Galileoscope to make wonders of the night sky more accessible to everyone

March 5th, 2009 - 4:14 pm ICT by ANI  

Berlin, March 5 (ANI): A team of leading astronomers, optical engineers and science educators has designed the Galileoscope - a high quality, easy-to-assemble and easy-to-use telescope, which would make the wonders of the night sky more accessible to everyone.

The Galileoscope was developed as a Cornerstone project of the International Year of Astronomy 2009 (IYA2009).

By encouraging the experience of personally seeing celestial objects, the Galileoscope project aims to facilitate a main goal of IYA2009: promoting widespread access to new knowledge and observing opportunities.

Observing through a telescope for the first time is an experience that shapes our view of the sky and the Universe.

It prompts people to think about the importance of astronomy, and for many, its a life-changing experience.

Galileoscopes will open up a whole new world for their users and are an excellent means of pursuing an interest in astronomy during IYA2009 and beyond.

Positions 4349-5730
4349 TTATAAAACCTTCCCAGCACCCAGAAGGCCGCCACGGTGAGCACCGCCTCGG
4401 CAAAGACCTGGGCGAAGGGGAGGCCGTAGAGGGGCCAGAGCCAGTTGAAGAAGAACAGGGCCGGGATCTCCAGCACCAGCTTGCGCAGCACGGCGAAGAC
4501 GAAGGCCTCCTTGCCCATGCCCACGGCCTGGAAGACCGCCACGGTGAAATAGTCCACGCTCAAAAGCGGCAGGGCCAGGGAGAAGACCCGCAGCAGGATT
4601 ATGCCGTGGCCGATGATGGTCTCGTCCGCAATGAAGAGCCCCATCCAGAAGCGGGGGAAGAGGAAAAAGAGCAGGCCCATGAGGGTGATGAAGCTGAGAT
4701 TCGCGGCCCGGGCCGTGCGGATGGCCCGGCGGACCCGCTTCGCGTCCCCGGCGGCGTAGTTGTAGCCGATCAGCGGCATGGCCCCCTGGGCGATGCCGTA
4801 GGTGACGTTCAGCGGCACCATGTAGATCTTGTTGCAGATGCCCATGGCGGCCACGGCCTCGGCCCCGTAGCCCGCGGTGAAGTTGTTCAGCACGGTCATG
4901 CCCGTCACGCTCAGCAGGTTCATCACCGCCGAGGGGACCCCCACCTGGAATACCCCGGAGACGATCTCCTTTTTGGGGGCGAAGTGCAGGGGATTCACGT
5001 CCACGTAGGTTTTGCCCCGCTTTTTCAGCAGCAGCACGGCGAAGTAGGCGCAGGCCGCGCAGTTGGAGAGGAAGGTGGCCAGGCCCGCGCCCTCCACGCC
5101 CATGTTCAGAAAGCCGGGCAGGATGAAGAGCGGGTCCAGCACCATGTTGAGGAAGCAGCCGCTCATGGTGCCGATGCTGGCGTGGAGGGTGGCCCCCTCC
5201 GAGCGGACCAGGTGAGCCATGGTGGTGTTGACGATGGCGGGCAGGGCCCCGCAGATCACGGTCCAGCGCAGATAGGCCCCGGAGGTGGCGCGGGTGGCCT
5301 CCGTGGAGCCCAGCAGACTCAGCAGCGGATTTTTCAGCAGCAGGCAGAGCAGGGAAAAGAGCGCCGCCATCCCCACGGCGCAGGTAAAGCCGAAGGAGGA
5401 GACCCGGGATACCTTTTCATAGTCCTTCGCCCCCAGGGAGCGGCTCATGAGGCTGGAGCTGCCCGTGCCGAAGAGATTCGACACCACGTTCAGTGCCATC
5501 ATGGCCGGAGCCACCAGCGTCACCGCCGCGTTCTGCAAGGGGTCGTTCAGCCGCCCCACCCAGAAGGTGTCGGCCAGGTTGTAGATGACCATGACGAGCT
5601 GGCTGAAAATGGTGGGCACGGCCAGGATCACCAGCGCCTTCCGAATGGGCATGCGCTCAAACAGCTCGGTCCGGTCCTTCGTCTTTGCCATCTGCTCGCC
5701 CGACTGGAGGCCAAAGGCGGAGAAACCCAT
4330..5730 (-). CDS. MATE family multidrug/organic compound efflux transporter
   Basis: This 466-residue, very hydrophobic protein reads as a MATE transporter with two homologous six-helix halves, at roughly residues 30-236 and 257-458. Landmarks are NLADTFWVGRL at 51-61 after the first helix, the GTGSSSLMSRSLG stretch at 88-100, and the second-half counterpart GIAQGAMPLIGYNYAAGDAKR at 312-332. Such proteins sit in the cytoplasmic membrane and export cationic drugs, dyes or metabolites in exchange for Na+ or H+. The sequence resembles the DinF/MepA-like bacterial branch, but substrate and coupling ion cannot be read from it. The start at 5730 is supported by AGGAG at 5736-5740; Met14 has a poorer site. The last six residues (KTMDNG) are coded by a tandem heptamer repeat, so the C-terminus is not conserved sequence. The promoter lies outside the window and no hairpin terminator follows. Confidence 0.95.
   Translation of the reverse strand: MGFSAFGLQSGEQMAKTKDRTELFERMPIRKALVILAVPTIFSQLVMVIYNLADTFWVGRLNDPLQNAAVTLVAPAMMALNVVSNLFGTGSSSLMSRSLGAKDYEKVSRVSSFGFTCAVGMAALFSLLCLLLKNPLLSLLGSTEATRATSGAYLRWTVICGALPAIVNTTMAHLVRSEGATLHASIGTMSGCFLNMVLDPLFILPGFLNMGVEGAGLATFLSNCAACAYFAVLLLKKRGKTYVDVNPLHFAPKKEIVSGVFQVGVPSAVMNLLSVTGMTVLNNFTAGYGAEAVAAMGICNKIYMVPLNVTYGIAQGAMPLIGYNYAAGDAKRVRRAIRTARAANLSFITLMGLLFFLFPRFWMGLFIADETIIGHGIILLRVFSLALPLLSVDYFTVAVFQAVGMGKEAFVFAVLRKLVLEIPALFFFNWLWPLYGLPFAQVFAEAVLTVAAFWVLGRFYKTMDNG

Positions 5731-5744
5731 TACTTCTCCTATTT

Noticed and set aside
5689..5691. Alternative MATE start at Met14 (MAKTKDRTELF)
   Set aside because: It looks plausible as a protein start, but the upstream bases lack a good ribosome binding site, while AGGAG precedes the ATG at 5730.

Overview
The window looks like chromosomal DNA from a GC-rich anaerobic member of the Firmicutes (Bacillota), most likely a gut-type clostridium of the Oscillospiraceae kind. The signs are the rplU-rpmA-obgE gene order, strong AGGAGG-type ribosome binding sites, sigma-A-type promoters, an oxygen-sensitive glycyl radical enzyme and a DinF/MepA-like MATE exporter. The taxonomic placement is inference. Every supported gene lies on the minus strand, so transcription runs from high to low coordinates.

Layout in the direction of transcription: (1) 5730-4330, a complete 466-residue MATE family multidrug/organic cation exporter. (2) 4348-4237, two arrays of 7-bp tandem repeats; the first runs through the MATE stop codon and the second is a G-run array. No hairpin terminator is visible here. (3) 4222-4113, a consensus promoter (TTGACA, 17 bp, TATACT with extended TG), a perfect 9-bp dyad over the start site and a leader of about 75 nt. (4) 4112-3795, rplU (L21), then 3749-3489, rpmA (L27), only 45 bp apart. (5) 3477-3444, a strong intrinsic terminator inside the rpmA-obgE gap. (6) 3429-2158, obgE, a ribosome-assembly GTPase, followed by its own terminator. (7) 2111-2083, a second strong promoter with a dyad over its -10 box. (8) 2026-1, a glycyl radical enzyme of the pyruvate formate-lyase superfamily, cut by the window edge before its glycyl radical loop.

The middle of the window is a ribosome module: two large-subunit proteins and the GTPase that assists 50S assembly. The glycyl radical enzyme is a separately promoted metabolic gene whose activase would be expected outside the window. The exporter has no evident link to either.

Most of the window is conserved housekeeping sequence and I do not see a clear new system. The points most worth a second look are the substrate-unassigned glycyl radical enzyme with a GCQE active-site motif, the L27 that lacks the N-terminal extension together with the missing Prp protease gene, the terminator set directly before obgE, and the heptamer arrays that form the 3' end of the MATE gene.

The Galileoscope is named after the Italian astronomer Galileo Galilei, who first observed the heavens through a telescope 400 years ago.

The Galileoscope is optimized to provide views of the very same objects that inspired Galileo all those years ago - including craters and mountains on the Moon, the rings of Saturn, the phases of Venus, a variety of star clusters, and moons orbiting the planet Jupiter.

Galileoscopes are also educational tools, tying in with topics such as mathematics, physics, history and philosophy.

As practical instruments they can be used to demonstrate basic optical theory in a real-world scenario, a technique often praised by educators and pupils themselves.

Users will learn many aspects of optics and even have a chance to construct two types of telescopes — a modern one and a more primitive one similar to Galileos, said Stephen Pompea, US IYA2009 Project Director and member of the IYA2009 Cornerstone project. Building and using a Galileoscope gives kids the feeling that science is fun, he added.

Galileoscopes are available at a low price of 15 dollars (US) per kit.

Discounts are available for group purchases of 100 or more, bringing the price down even lower, to 12.50 dollars each, reducing costs for schools, colleges, astronomical societies, or even parties of interested individuals.

To further this aim, the Galileoscope Cornerstone project has also initiated the Give a Galileoscope program.

Donated Galileoscopes will go to less advantaged schools and other organizations worldwide, especially in developing countries.

This will help bring a modern education to students in poor schools and empower them to pursue science and technology knowledge. (ANI)

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